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Goodbye attention economy, we’ll miss you

“The attention economy that has been driving the media industry for much of the past decade may be about to give way to a more old-fashioned economy, in which the scarcest resource is once again people’s money, not their time.”

More and more U.S. media outlets are putting up paywalls, charging either for all their content (Wired, Bloomberg, New York) or for a premium slice of it (Quartz, The Atlantic, Medium, Business Insider, BuzzFeed News). It’s fair to guess the average person won’t subscribe to more than one or two of them, especially since a recession in the U.S. is expected within the next couple of years.

We may, then, be on the verge of a tipping point. The attention economy that has been driving the media industry for much of the past decade — fueling everything from BuzzFeed and its imitators to the digital strategies of traditional publishers — may be about to give way to a more old-fashioned economy, in which the scarcest resource is once again people’s money, not their time.

In some ways, this is a good thing. The attention economy is toxic. It’s responsible for garbage content, fake news, and the excessive power of the giant social-media platforms. Competing for money forces media to think about how to give their users long-term value instead of short-term gratification — about how to serve communities instead of serving up crap. Some clickbait farms will close (if they haven’t already). We’ll see interesting new business models and more real engagement with users.

But things might not look so rosy a couple of years down the line.

Two obvious big things are different from the last time the media industry was primarily a money economy, back when print was still dominant. Advertising revenue has collapsed, so it can no longer subsidize subscriptions as it once did. And everything is digital, so many more media outlets are now competing in the same arena.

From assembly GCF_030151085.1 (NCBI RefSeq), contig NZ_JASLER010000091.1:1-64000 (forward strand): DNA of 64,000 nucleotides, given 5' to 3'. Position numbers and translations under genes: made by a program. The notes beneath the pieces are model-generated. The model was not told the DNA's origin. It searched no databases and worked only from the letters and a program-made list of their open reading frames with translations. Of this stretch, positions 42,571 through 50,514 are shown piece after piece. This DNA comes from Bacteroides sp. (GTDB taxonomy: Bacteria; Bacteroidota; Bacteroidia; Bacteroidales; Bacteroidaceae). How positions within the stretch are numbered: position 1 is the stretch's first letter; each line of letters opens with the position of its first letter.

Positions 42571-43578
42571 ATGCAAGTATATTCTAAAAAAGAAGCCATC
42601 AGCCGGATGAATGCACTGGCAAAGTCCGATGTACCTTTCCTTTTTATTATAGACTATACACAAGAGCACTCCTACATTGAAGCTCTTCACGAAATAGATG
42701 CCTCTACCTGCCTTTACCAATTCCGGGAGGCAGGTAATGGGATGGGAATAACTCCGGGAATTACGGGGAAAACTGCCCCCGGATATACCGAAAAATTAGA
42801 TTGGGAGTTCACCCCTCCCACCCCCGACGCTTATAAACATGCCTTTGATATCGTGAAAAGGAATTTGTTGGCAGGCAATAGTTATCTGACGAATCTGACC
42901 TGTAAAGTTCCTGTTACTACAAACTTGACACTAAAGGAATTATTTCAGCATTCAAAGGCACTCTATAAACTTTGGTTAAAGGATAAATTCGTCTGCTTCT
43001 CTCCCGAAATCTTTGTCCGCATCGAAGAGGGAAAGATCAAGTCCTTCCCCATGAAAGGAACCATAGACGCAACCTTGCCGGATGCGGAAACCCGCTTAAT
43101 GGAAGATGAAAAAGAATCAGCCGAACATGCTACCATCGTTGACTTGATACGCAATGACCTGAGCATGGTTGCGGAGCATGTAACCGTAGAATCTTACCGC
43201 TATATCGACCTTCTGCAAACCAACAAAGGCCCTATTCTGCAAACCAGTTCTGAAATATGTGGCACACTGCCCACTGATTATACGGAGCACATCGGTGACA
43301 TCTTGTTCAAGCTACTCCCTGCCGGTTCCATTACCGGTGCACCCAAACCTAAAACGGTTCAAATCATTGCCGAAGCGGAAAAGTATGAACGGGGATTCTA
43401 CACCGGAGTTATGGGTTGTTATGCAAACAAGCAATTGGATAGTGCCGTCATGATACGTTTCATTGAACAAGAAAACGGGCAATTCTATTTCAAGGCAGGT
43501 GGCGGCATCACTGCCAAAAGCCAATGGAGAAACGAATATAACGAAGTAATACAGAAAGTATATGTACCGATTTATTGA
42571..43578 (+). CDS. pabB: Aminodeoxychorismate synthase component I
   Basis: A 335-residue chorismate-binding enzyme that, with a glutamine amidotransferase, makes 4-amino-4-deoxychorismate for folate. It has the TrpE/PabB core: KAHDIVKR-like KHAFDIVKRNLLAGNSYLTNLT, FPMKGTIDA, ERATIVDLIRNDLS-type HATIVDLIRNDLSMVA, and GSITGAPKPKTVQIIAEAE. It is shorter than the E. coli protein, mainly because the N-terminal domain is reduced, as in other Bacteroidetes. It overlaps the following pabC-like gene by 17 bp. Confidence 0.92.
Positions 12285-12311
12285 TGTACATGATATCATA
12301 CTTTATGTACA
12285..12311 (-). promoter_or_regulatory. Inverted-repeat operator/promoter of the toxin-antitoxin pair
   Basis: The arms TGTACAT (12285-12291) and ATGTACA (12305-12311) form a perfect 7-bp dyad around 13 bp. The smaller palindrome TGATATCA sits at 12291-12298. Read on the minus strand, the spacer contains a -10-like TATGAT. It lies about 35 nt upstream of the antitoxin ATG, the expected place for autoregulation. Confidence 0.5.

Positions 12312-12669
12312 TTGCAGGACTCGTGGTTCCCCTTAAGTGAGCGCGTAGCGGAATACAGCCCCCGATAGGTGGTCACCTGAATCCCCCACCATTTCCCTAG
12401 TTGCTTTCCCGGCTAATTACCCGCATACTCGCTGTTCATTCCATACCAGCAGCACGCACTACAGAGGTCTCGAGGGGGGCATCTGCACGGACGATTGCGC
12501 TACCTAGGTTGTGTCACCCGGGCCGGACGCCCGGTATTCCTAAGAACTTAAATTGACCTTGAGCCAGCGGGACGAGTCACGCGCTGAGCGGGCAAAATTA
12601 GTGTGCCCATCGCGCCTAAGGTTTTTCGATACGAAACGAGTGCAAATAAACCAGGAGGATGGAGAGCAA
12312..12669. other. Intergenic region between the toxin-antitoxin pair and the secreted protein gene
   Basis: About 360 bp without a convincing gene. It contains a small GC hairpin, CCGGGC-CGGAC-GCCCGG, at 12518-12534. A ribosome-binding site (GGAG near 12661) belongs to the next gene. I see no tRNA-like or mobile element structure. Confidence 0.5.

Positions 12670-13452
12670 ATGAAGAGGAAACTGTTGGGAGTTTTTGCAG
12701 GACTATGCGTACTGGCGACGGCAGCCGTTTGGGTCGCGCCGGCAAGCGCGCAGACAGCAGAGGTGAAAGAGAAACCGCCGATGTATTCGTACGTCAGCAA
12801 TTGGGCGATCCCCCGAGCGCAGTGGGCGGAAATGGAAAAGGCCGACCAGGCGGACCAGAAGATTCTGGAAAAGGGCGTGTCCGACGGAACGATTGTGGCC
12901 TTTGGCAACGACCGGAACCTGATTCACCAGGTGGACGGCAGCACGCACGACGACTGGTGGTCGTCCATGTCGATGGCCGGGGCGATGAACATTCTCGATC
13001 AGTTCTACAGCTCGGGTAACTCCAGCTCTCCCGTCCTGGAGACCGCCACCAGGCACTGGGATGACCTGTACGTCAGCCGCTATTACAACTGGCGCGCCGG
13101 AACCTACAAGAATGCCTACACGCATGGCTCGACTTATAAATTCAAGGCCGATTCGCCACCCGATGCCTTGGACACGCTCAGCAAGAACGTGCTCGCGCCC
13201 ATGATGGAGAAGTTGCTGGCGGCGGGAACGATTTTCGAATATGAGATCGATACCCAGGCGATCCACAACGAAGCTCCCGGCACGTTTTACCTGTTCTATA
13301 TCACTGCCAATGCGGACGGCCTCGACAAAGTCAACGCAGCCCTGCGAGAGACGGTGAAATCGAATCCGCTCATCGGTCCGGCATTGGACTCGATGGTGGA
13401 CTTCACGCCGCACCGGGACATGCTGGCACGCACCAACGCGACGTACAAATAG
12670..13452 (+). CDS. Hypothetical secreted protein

This means the competition for those subscription dollars will be much more intense. Local news outlets, already on life support, will find it especially hard to compete with national ones. National outlets will find that it pays more to serve certain communities well rather than try for the widest audience; this will make them more selective about what they cover and possibly cut out some journalism that’s important to smaller or poorer groups.

In this money economy, an “iTunes for news” (offering paywalled content from a range of publishers for a few cents per story, like Blendle), or a “Netflix/Spotify for news” (all-you-can-eat for a monthly flat fee) might finally get traction in the U.S. For years, such bundling models have struggled to take off because they don’t add enough revenue for most publishers to bother with them. As competition for subscribers heats up, publishers may start to see bundling platforms as a good way to reach the customers who won’t shell out for a full subscription. For users, meanwhile, they’ll provide access to more outlets without paying full price for each one.

However, these iTunes- or Netflix-style platforms aren’t likely to be good for publishers. On them, media outlets won’t be competing with one another to offer the best subscription package. Instead, their individual stories will battle it out for the audience’s favor in gladiatorial combat similar to that in which songs compete on iTunes or movies and shows compete on Netflix — or, for that matter, everything competes on the non-paywalled internet.

In other words, just when publishers have started to undo the atomization of content that the internet created, these platforms will atomize it once again. That will undermine the publishers’ efforts to build new business models around sustainable relationships with communities of people. And it will push down the price of content, just as the internet’s consolidated ad markets pushed down the price of advertising.

Regardless of whether this sort of bundling becomes popular, the trend towards paywalls will be great for media consumers — or at least for some of them. They’ll be getting less clickbait-y drivel and, in exchange for modest sums of money, more content produced with their actual needs in mind.

However, people from whom it’s hard to make money — especially local communities and marginalized groups — might lose out. The worst of the clickfarms and the fake news mills won’t go away; in fact, they’ll thrive, because they’ll have less competition in the cutthroat programmatic advertising market after the slightly less terrible outlets die off. And for the higher-quality media, it will — as always — be an interesting time, but not an easier one. Paywalls don’t solve the problem of survival; they just change it.

Gideon Lichfield is editor-in-chief of MIT Technology Review.

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